Our trainees review webinars in their given fields and share abstracts to help colleagues outside their discipline make an informed choice about watching them. As our program bridges diverse disciplines, these abstracts are beneficial for our own group in helping one another gain key knowledge in each other’s fields. We are happy to share these here for anyone else who may find them helpful.
Eric Tchetgen Tchetgen, Professor of Statistics at the University of Pesnsylvania
This webinar introduces a very important development in Causal Inference — Proximal Causal Inference. This paradigm addresses a significant challenge in identifying the effect of one variable on another without the often unrealistic assumption that one has measured a sufficiently rich set of covariates so that subjects are exchangeable across treatment values.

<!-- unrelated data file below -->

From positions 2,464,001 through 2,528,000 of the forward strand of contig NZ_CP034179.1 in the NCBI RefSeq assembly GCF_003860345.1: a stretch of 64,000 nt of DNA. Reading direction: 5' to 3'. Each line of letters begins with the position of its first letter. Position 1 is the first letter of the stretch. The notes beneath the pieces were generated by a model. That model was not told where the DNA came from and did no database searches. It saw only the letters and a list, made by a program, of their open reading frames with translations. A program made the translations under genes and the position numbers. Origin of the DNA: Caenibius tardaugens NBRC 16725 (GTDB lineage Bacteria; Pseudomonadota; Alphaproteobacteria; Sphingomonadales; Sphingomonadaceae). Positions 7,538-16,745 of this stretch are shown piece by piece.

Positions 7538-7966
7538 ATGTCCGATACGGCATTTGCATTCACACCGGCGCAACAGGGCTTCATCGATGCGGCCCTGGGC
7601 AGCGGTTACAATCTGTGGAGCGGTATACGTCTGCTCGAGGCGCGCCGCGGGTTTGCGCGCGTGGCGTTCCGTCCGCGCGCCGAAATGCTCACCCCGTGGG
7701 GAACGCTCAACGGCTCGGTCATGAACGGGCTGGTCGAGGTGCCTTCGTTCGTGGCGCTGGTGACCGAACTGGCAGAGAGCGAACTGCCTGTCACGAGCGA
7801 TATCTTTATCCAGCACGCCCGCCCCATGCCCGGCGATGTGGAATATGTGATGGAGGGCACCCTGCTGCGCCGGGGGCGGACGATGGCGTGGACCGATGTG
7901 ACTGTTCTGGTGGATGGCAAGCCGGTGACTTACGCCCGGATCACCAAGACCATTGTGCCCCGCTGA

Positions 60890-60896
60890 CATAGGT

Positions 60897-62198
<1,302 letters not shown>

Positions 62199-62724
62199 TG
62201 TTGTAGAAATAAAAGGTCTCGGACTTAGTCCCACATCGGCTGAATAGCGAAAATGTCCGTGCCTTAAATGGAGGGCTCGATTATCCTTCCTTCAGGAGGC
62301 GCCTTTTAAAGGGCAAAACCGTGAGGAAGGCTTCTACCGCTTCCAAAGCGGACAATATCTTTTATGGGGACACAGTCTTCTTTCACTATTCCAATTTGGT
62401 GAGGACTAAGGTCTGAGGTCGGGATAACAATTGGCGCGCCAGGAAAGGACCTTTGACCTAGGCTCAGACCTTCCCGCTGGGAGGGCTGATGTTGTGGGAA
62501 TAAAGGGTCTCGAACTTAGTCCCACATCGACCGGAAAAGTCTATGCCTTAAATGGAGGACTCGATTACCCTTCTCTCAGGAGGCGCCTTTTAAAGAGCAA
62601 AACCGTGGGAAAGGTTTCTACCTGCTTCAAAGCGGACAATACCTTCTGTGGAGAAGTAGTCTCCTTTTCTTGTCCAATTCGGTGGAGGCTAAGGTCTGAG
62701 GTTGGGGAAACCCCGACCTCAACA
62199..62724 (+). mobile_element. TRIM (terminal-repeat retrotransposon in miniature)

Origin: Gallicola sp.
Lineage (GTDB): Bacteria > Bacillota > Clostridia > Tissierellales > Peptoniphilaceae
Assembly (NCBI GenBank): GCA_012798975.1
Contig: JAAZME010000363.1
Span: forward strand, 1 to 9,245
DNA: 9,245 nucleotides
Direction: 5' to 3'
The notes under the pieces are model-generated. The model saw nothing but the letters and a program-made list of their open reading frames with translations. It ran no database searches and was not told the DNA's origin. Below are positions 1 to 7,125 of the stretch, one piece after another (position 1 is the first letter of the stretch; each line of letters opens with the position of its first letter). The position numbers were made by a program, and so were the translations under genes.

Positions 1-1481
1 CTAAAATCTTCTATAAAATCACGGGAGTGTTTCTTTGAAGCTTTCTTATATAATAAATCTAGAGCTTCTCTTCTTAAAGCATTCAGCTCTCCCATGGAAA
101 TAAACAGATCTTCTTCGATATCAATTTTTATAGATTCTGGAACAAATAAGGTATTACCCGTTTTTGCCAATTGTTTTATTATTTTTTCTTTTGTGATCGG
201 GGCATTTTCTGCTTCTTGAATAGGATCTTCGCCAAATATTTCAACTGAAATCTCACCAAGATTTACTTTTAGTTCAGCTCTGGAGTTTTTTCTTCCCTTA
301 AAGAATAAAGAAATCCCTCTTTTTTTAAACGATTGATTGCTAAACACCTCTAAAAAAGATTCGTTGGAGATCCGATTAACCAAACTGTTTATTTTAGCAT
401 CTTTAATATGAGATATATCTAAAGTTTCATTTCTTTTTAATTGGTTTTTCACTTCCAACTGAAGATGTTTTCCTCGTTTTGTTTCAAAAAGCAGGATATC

This line of work is highly impactful when discussing neuroscience, where there are many latent variables where there is not a strong enough understanding of the suitable proxies to conditional on to eliminate its confounding effects. Proximal Causal Inference provides machinery to relax this assumption and allow for identifying the true causal relationships between variables even in non-controlled settings, such as one may observe when considering relationships between activations between different brain regions.
This webinar is technical but still very informative for a general audience, specifically the graphs that the work studies. One can check if their problems match the generative process that the graphs describe to identify if this paradigm for estimating effects is appropriate.